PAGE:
No Lone Zone: Two Preservation Paths in Preserving ICBM Facilities, Eric Leonard, Minuteman Missile National Historic Site and Christina Bird, Wyoming State Parks
Nike: Bringing a Site Up To Speed, Allan Blank, Golden Gate National Recreation Area
The Mole Hole: Effort to Help Save a Cold War Concrete Resource, Travis Ratermann, Arkansas Historic Preservation Program
Bringing a Cold War Relic Back from the Brink, Kim Daileander and Emily Eig, EHT Traceries
Preserving Public Memory: Caring for Mementos left at the Vietnam Veterans Memorial, Janet Folkerts, National Mall and Memorial Parks
Conservation of a Vietnam-era Aluminum Swift Boat for The National Museum of The United States Navy, Paul Mardikian, Terra Mare Conservation, LLC
The Positive Impact of the United States Army Airborne and Special Operations Museum on the Surrounding Civilian Community, James Bartlinski, Denise Wald, U.S. Army Airborne and Special Operations Museum
Preserving the Hardware of War: Challenges Faced in the Adaptive Exhibition and Storage of the US Army’s Technological Artifacts, Raymond Barnett, US Army Center of Military History, Museum Support Center-Anniston
Outdoor Display Aircraft: Considering Costs and Benefits, Daniel L. Phoenix, Air Force Global Strike Command, Barksdale Air Force Base
A Veritable Arsenal: Museum Collection Management at Springfield Armory National Historic Site, Alexander MacKenzie, Springfield Armory National Historic Site
Conservation of the Iwo Jima Monument Parris Island for the United States Marine Corps, Claudia Chemello, Terra Mare Conservation, LLC
Changing Landscapes: Challenges of Interpreting and Preserving Cold War Military Resources at the Former Olathe Naval Air Station, Johnson County, Kansas, Caitlyn M. Ewers, Assistant Cultural Resources Specialist and Brandy M. Harris, Senior Cultural Resources Specialist and Architectural Historian, Burns & McDonnell Engineering Company, Inc.
Changes and Challenges in the Archives at the National Museum of the Pacific War 1963-‐2019,Chris McDougal, National Museum of the Pacific War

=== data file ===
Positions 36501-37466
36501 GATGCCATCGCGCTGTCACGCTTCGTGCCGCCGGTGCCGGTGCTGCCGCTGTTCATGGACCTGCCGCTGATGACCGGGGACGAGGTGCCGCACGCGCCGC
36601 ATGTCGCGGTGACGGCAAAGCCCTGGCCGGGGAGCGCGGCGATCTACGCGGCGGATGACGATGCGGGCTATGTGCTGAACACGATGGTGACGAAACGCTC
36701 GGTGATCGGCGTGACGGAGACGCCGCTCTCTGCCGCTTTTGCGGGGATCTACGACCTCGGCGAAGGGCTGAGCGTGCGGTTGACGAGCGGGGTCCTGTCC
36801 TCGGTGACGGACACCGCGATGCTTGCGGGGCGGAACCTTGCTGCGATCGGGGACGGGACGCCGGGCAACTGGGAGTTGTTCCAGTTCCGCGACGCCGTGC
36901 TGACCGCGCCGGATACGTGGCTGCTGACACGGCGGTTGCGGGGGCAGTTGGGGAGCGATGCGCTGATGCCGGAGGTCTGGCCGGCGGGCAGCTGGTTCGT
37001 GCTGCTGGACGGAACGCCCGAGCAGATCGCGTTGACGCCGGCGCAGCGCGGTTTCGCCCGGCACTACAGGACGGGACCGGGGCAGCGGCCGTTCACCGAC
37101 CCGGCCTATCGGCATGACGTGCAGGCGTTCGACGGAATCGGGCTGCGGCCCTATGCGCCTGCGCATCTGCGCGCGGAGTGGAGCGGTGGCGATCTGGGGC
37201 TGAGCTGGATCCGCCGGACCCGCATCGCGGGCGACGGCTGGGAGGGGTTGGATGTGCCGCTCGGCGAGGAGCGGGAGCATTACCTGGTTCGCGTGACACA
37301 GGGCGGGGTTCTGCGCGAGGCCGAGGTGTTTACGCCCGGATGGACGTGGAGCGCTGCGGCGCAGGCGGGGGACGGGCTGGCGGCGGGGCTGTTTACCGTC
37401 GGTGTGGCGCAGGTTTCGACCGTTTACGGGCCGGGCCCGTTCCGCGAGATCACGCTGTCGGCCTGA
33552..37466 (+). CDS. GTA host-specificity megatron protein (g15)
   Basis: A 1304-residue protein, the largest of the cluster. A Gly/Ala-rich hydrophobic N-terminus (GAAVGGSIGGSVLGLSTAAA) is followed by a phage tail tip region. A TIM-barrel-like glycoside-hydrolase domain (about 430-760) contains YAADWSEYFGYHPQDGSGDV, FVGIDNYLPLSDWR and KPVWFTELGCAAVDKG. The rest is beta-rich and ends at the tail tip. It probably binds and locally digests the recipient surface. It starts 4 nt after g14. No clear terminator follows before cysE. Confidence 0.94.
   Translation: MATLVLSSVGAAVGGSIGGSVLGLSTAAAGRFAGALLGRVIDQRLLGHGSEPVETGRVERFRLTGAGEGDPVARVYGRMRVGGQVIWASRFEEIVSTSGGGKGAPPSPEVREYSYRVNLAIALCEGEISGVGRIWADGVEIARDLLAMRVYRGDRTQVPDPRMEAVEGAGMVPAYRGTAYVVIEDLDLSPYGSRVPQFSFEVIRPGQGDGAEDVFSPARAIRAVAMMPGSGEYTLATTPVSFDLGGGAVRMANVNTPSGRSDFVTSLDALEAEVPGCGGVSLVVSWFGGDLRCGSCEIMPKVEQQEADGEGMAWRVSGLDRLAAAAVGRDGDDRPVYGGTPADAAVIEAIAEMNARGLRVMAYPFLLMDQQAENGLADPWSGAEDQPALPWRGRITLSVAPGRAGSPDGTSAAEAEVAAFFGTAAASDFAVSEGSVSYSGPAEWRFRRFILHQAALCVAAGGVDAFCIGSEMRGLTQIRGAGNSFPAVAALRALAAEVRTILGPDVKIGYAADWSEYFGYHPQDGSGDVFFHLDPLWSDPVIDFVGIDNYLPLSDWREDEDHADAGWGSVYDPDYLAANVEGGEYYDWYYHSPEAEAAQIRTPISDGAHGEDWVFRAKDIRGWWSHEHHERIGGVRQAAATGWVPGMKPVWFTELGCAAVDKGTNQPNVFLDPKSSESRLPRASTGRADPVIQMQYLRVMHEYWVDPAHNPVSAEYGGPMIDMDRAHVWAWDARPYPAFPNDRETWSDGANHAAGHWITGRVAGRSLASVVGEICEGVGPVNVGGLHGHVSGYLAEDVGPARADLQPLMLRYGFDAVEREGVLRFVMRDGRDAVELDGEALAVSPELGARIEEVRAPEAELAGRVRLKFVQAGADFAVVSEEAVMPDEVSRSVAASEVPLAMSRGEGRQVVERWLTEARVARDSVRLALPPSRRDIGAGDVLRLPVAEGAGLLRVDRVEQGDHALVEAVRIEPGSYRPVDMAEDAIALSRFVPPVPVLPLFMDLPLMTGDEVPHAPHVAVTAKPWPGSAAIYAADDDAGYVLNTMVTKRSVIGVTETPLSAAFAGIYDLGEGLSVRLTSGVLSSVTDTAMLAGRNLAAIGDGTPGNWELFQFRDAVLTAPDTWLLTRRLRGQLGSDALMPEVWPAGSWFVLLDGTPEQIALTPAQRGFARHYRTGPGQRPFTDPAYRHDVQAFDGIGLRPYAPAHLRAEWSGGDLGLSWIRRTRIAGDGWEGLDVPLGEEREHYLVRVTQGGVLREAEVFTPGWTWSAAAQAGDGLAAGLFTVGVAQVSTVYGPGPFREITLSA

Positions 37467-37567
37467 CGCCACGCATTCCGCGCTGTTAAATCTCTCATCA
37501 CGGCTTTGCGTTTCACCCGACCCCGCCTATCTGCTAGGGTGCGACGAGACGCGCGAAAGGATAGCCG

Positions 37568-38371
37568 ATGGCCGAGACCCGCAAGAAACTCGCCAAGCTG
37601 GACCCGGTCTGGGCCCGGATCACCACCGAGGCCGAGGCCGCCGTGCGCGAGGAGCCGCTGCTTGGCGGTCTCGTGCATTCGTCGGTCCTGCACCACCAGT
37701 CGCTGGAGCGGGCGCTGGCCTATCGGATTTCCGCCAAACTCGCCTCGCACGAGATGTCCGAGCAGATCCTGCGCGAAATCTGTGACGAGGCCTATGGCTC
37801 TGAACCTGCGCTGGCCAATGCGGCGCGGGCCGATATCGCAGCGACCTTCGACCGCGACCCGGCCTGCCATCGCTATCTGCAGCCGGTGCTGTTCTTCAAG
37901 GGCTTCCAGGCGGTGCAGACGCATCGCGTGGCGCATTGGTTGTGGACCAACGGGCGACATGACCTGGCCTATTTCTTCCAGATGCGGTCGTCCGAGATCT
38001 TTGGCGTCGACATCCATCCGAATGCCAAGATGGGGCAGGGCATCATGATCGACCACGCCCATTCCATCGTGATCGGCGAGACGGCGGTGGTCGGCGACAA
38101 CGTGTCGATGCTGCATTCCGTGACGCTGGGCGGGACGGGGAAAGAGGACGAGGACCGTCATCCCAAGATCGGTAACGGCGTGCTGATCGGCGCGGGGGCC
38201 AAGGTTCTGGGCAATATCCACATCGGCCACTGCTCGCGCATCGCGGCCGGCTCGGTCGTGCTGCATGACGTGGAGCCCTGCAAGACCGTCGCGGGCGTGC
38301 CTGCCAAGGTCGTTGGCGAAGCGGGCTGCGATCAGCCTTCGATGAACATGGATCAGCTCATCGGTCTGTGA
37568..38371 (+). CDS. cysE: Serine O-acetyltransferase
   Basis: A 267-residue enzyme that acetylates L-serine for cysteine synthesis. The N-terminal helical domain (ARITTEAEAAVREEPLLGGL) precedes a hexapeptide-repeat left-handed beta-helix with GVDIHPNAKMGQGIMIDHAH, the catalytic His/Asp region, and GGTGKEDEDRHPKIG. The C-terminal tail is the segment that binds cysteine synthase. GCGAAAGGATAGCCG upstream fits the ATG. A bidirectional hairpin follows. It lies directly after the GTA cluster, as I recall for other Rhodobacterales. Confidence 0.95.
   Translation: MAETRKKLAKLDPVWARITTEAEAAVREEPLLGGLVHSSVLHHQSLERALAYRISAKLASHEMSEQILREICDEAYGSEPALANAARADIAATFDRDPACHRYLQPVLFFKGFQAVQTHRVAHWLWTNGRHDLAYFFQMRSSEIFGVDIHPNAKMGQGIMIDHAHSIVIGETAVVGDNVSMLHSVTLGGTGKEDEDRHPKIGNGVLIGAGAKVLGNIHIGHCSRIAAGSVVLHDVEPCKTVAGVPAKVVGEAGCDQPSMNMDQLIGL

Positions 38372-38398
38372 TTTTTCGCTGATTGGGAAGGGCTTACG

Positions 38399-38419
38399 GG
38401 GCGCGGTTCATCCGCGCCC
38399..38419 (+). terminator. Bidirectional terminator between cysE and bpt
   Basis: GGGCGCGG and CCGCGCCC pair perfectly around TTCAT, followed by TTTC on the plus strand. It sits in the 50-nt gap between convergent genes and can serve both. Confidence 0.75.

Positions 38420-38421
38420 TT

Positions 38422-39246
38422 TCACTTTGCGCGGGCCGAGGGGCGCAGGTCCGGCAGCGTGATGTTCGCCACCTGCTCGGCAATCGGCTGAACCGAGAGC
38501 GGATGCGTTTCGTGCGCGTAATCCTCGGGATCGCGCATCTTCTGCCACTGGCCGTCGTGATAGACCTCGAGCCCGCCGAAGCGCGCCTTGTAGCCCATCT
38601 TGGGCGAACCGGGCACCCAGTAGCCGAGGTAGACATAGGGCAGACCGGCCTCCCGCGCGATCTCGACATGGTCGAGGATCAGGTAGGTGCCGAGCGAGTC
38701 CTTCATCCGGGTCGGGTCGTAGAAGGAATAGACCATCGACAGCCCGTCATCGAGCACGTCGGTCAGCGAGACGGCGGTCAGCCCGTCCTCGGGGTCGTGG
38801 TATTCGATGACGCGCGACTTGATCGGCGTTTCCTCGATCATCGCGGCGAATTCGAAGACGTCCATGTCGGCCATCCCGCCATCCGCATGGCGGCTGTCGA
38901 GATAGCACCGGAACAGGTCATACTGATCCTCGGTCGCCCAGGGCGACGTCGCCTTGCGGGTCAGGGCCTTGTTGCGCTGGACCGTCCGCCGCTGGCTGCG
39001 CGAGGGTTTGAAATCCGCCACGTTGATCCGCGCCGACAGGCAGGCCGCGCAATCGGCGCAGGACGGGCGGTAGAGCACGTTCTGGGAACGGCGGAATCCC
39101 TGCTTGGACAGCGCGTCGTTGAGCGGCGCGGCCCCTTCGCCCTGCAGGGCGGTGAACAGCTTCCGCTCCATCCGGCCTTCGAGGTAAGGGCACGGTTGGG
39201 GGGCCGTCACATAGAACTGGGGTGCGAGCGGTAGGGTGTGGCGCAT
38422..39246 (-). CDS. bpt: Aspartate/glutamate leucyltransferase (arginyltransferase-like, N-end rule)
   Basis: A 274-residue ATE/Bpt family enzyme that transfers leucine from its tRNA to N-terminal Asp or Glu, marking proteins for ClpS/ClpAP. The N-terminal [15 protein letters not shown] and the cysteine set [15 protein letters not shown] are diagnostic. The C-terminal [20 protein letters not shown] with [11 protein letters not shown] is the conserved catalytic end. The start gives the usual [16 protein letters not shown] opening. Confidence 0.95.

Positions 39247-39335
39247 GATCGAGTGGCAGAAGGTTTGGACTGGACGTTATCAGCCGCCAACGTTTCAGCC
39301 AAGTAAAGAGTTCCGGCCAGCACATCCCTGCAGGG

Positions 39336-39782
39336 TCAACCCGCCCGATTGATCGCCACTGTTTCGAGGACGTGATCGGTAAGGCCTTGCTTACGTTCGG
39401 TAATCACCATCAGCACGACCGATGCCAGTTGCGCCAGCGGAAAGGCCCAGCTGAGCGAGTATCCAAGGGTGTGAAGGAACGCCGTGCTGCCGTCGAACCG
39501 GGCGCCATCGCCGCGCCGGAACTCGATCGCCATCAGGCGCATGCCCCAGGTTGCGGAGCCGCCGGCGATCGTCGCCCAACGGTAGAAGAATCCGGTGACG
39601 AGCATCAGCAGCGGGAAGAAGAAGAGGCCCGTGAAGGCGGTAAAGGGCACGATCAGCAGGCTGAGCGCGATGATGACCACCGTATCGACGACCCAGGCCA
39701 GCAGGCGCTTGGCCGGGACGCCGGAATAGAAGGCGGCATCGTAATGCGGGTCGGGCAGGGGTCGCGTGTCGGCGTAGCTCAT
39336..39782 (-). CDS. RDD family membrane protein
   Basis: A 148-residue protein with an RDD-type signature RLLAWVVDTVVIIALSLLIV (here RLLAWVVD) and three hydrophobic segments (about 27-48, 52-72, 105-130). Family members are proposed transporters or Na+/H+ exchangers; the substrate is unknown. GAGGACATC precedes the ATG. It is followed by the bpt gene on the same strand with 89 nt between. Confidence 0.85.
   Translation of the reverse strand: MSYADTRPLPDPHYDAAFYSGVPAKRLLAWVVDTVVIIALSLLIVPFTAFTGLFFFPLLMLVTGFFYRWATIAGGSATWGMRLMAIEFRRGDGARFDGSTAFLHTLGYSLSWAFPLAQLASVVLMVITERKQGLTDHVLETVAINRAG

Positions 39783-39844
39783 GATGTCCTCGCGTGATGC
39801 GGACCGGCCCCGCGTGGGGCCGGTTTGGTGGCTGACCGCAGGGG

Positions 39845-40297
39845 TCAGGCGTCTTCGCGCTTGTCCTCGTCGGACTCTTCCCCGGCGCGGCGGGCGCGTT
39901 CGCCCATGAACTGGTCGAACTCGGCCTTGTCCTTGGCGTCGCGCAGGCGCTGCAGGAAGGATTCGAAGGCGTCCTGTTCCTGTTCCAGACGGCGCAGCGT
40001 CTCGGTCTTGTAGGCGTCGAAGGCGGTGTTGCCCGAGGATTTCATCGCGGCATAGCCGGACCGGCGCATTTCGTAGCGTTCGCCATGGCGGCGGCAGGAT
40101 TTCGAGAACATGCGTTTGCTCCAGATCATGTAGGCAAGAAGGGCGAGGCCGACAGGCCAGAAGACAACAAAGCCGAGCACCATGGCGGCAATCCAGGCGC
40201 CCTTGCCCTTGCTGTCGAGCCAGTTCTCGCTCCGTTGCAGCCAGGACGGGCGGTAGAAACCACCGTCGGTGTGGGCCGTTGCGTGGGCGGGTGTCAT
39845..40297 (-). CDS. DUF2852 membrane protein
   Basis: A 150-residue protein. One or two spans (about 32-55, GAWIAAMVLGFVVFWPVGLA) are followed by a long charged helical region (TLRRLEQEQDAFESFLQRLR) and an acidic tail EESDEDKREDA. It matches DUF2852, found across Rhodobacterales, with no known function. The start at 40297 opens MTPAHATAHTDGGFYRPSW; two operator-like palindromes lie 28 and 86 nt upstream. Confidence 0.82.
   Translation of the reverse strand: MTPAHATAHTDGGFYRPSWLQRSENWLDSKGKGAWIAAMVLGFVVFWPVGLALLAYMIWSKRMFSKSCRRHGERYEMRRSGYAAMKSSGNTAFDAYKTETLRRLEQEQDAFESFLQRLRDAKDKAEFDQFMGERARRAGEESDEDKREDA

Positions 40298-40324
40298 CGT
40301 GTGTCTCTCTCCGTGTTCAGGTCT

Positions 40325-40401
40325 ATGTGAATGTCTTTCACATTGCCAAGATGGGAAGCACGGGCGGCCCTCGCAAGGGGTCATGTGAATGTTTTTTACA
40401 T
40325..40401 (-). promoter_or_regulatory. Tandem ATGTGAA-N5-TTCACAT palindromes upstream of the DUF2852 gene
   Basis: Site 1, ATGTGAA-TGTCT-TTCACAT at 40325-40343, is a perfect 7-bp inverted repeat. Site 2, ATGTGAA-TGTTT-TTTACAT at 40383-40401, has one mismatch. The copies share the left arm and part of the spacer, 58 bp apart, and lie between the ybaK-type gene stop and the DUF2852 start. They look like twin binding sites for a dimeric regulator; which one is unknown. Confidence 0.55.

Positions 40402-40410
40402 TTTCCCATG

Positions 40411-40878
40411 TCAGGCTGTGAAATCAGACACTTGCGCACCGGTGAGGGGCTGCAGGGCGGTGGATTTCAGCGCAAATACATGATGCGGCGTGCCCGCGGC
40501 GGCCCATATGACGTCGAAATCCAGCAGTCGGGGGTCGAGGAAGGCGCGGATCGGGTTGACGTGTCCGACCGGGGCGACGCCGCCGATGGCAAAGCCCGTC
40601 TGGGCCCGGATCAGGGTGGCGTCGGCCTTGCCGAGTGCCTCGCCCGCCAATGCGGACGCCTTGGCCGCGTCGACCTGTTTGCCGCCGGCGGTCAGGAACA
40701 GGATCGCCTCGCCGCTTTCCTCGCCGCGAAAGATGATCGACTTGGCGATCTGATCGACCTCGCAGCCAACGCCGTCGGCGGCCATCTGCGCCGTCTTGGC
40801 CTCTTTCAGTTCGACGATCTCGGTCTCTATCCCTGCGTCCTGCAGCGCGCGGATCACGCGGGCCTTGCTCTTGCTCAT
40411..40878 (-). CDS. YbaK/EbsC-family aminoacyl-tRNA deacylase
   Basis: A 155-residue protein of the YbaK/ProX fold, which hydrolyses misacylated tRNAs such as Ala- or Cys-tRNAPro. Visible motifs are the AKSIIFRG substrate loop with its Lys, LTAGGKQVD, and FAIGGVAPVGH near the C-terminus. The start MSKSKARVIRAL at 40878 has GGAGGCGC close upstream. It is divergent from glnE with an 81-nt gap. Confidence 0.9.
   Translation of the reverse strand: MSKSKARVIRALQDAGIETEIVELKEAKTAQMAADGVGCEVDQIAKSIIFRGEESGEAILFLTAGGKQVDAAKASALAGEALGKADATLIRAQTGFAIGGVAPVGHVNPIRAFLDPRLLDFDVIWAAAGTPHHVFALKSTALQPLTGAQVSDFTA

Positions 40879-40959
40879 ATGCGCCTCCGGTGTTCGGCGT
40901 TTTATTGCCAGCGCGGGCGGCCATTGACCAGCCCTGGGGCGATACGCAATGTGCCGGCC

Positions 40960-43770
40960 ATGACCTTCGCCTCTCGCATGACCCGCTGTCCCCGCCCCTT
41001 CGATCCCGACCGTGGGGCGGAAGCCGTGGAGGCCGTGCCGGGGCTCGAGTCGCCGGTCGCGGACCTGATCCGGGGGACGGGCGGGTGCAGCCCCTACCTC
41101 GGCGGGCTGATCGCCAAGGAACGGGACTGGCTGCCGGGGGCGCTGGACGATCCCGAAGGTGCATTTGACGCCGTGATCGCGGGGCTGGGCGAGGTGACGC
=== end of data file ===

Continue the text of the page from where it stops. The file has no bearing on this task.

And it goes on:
Posters were presented during the opening reception at the National Museum of the Pacific War. Since 1967, the Museum has expanded to occupy a six-acre campus and gained a reputation as one of the premier military museums in the nation. Over the years the Museum was upgraded and enlarged, and the campus grew to accommodate the Memorial Courtyard, the Plaza of Presidents and the Japanese Garden of Peace.
Commemoration of Commonwealth War Dead of the Second World War in the United States, Dr. Catherine Paterson, Commonwealth War Graves Commission
White Sands Missile Range – Red Butte Display, Mason D. Miller and Kurt Korfmacher, AmaTerra Environmental, Inc.
Resurrecting Stalin: Confronting the Preservation Controversies at the National D-Day Memorial, Kathleen Marie Conti, HHM & Associates
Preserving a World War II POW Bridge at Fort Reno, Oklahoma, Shelly Wunderlich and Brandy M. Harris, Burns & McDonnell Engineering Company, Inc.
Training Targets of World War II and the Cold War: In Search of Military Geoglyphs, Jeffrey R. Wedding, Susan R. Edwards, Desert Research Institute
Attention to Detail: Application of Laser Scanning and History of Conservation Planning for 1940s Military Stone Gates, Dr. Kira E. Kaufmann, USAG Fort McCoy and Carey L. Baxter, US Army Corps of Engineers, ERDC-CERL
Oil and Water: Discovering, Investigating, and Preserving World War II Shipwrecks in the Gulf of Mexico, Douglas Jones, Bureau of Ocean Energy Management
Preservation Meets Conservation at the Urbana Armory, Robin Whitehurst, Bailey Edward
Preserving U.S. Military Heritage at the Manhattan Project National Historical Park, Eric Boyle, U.S. Department of Energy
Preservation Efforts on a Pacific Battlefield Landscape, Nancy Farrell and David Gaddis, Cultural Resource Management Services
Structural Conservation Strategies for the WWII Japanese Concrete Buildings on Peleliu Island, Patrick Sparks, Sparks Engineering, Inc.
The Thursday afternoon field session took place at the National Museum of the Pacific War. We received a behind the scenes look at the museum’s collection and engaged in discussions about the conservation of textiles, such as leather bomber jackets, silk maps, and flags; and paper, including photographs (still and motion), documents, and books. We also discussed preservation of large macro-artifacts displayed both inside and outside the museum. These included metal objects ranging from artillery pieces and large naval guns to various ship structures.
Published by the Friends of NCPTT, the softcover bound proceedings book will include papers with color images submitted by symposium speakers.
Expected publication date is Fall 2019.
Sparks Engineering, Inc.
BEECK Mineral Paints
Lord Aeck Sargent
Council on America’s Military Past